posted by Wolfster at 8:39 AM on May 20, 2011

In store:
This is a good time to take the hit and start offering samples if you don't already.

Move a few lower-priced WOW items near the store exit with minimal markup. People will be coming visit and see the store - while they may not buy a big item the first time, giving them the opportunity to purchase a little souvenir at an apparent reasonable price will make them think about coming back again.

Via phone:
If you don't have phone standards for greetings, etc, you want to start writing them down now. This will be handy in the event you that this leads to increased foot traffic and you decide to hire an additional person. Don't hire pre-emptively.

You will probably see a bigger impact online than anywhere else if your store is being featured in something affluent: you are getting exposure to larger markets (in particular NYC and CA). Even a small percentage-wise portion of the traffic from those markets (thousandths of a percent) could mean double (if not greater) online sales for you.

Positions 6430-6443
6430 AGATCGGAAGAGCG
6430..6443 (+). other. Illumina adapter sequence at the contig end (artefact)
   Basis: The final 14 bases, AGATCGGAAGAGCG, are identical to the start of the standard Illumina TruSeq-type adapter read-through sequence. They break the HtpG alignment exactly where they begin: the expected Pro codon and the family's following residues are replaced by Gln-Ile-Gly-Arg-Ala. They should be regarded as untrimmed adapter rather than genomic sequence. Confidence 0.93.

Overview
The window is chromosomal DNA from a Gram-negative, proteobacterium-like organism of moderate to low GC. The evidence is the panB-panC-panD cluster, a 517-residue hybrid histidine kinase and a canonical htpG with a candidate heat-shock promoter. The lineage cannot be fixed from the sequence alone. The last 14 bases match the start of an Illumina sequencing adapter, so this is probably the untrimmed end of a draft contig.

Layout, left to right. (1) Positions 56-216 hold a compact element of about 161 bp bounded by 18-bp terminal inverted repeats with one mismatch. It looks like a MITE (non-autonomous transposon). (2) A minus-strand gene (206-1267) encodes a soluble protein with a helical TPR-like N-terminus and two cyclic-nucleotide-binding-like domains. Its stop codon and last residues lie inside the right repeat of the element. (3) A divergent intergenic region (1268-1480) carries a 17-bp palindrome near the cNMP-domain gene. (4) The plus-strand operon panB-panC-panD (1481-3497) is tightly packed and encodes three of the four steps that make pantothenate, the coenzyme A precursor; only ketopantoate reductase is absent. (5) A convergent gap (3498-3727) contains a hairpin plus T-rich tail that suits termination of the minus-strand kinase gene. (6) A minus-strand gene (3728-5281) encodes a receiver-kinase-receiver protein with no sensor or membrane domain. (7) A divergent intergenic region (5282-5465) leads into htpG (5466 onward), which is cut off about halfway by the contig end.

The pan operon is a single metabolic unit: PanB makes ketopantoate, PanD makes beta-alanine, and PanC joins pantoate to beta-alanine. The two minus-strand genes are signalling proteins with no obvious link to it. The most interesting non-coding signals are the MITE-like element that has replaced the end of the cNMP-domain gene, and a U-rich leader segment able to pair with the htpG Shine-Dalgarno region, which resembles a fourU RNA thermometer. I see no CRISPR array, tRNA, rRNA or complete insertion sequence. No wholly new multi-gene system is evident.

If you are actively involved in the business, expect to have to take a slight step back while you find yourself now in both a PR position as well a manager role. Yes, you did PR and managing before, but increased foot traffic, web traffic and overall stresses on logistics may prevent you from stocking the shelves while customers want to congratulate you, and an online customer want to order an obscure variation and the phone is ringing... You will need to be prepared to end conversations quickly and politely, be confident in your second in command's ability to make decisions, and otherwise be ready to empower your team to be successful.
posted by Nanukthedog at 8:44 AM on May 20, 2011 [1 favorite]

Aside from easy navigation on your website: keep it SIMPLE. Man, I hate sites with a lot of Flash; moreover, it'll load more quickly for visitors and give them faster access to info, which is the most important thing. In addition, consider that the general interest mag might draw in people who are less tech-savvy, so it's worth having someone's grandma checking it over :)